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Cycling has long way to go in Cape Town
WEDNESDAY JUL 23, 2014

Across Greater Cape Town the two-wheeled revolution continues to make fuel-hungry roads 'cycle-friendly'. Cape Argus investigation revealed a cycling network covering 435km.

The best-known, perhaps, is the popular 15km stretch between Table View and the CBD which runs parallel to the red MyCiTi bus lanes.

Less known are existing routes across greater Cape Town, which will one day transform the way Capetonians get around.

The cycle lanes are part of the 'non-motorised transport' (NMT) network, which encompasses all projects the City of Cape Town undertakes to improve non-motorised mobility.

'This includes cyclists, pedestrians and crucially, universal access to road users who have special needs; for instance those residents who move around in wheelchairs,' Brett Herron, mayoral committee member for transport, said.

'The importance of NMT projects is clearly demonstrated through the latest household survey ( 26 000 households across the metro participated in 2012) which found that up to 33 percent of low-income households walk to work/school/social amenities.'

But Andrew Wheeldon, of the Bicycle Empowerment Network, said there was a long way to go: 'As far as we can tell from the somewhat outdated and relatively poor surveys on cycling levels, it appears that less than 1 percent of people cycle.

'In certain towns it is higher, when the terrain allows for it, when there is a local bike shop, and where the roads are safer with fewer cars in evidence and a wide shoulder to the road.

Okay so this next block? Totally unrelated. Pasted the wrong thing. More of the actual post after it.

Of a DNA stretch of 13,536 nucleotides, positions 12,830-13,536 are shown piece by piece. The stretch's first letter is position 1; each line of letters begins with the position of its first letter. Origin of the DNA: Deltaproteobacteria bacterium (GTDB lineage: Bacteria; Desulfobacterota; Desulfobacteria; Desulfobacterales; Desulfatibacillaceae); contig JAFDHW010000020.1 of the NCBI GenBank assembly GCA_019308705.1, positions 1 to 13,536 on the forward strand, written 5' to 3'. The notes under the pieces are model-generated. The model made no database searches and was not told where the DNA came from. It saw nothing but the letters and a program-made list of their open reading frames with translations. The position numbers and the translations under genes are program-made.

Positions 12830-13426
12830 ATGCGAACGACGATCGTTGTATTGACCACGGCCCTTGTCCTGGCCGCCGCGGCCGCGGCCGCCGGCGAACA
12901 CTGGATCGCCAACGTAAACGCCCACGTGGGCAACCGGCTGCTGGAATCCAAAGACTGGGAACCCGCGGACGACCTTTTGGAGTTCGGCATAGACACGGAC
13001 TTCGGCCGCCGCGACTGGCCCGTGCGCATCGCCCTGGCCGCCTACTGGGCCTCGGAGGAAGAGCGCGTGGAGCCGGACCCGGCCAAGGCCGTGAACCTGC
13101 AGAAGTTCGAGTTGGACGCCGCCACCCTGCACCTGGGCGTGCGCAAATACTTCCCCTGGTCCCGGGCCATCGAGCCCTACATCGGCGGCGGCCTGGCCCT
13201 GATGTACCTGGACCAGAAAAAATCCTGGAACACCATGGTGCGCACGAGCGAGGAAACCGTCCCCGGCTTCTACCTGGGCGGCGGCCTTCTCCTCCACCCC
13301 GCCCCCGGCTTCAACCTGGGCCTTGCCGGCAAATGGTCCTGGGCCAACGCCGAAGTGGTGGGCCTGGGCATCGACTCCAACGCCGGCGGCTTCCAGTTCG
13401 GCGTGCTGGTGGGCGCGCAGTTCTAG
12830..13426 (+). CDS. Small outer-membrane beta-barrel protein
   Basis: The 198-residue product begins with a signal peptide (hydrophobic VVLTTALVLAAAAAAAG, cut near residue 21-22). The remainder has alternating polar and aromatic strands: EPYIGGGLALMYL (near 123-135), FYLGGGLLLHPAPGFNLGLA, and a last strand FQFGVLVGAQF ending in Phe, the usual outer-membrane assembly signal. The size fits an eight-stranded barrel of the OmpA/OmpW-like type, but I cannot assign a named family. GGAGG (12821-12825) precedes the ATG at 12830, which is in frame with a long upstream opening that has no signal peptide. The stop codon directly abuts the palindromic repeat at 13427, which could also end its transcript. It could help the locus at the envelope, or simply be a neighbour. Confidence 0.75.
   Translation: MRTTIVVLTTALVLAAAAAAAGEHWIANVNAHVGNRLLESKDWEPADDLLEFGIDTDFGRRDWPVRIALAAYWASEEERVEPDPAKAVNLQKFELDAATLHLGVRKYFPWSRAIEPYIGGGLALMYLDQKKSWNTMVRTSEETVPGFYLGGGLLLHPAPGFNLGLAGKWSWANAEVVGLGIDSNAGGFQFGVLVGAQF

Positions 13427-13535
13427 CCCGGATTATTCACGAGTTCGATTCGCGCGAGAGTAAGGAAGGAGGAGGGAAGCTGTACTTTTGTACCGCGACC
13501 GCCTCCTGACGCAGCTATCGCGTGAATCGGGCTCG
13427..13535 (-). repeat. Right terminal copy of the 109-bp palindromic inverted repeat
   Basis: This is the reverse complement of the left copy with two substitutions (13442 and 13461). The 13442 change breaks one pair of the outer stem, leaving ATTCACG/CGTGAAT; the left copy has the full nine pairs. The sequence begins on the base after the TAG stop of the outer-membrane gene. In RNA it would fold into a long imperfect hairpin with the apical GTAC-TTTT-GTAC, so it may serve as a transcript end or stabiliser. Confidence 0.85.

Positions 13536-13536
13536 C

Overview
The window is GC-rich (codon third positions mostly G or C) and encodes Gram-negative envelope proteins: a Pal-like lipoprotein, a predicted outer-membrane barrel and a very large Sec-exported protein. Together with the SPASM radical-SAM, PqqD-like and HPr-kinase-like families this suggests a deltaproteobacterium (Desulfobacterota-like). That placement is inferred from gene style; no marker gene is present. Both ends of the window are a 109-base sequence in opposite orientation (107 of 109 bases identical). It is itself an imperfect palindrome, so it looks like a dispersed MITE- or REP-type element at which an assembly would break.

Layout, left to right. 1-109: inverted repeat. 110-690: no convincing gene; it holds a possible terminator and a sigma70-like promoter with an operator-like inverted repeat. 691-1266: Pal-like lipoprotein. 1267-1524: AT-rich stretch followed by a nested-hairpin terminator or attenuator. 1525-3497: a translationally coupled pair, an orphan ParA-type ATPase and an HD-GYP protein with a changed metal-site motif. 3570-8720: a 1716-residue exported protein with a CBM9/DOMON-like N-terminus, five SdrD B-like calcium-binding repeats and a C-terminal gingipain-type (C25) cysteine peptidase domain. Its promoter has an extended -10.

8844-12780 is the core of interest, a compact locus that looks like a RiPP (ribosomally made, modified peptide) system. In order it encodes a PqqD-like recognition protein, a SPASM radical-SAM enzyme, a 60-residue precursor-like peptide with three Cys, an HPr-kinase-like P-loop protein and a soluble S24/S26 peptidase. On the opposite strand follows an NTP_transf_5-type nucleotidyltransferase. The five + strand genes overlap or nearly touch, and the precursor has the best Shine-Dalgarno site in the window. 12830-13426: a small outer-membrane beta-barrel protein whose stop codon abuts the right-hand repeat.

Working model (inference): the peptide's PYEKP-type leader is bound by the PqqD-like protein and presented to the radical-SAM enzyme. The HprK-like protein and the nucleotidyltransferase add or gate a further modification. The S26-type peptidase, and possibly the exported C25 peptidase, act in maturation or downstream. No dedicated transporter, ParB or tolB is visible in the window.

'When the road surface is particularly bad, with a regular stream of heavy vehicles, and the distances are high, the percentage of cycling trips drops dramatically,' Wheeldon said.

'Apartheid spatial planning of towns and cities did not help this at all. In higher-density cities, the cycling rate increases, but more so in the recreational and competitive spheres than in the commuting category.'

Wheeldon argued that in the Western Cape the share of cycling, as a factor of all trips, should be at least 10 percent, if not 20 percent. 'We have the perfect climate, many flat areas, and as the city planners choose more high-density, localised home/ work/school strategies, and distances become more manageable by bicycle, this will increase and improve.

'Some Dutch cities have more than 80 percent of possible routes designed as cycling-friendly routes. Bicycle lanes are easy and low-cost to design and build, and the return rate on costbenefit studies demonstrates a 13-to1 return for every dollar/rand spent.

'The private sector could also sponsor specific bike routes and encourage employees to use bikes. Salary incentives, and shower and parking facilities at the office also help. Government can help through the provision of tax incentives to companies that promote cycling in the workplace.'

About half of the cycling network was 'of a fair to good standard, and half below par to outright dangerous and, in reality, in some cases, unusable'.

Wheeldon estimates the existing bike lanes constitute only about 5 percent of all routes cyclists require.


This non-motorised transport project will link Athlone, Rondebosch, Mowbray, Observatory, Salt River and Woodstock with the CBD.

The project entails two phases. During the first phase, the new green cycle lanes will be demarcated with Vuka Bumps (road studs) to indicate exclusive use by cyclists and pedestrians. Construction will start at the Malta and Station roads crossing in Observatory, linking it with the Liesbeeck Parkway cycle route.

The project includes dropping kerbs at intersections, improved pavements, and removal of obstacles for easier access for pedestrians with special needs, among whom are students from the Society of the Blind in Salt River.

Source: IOL Property
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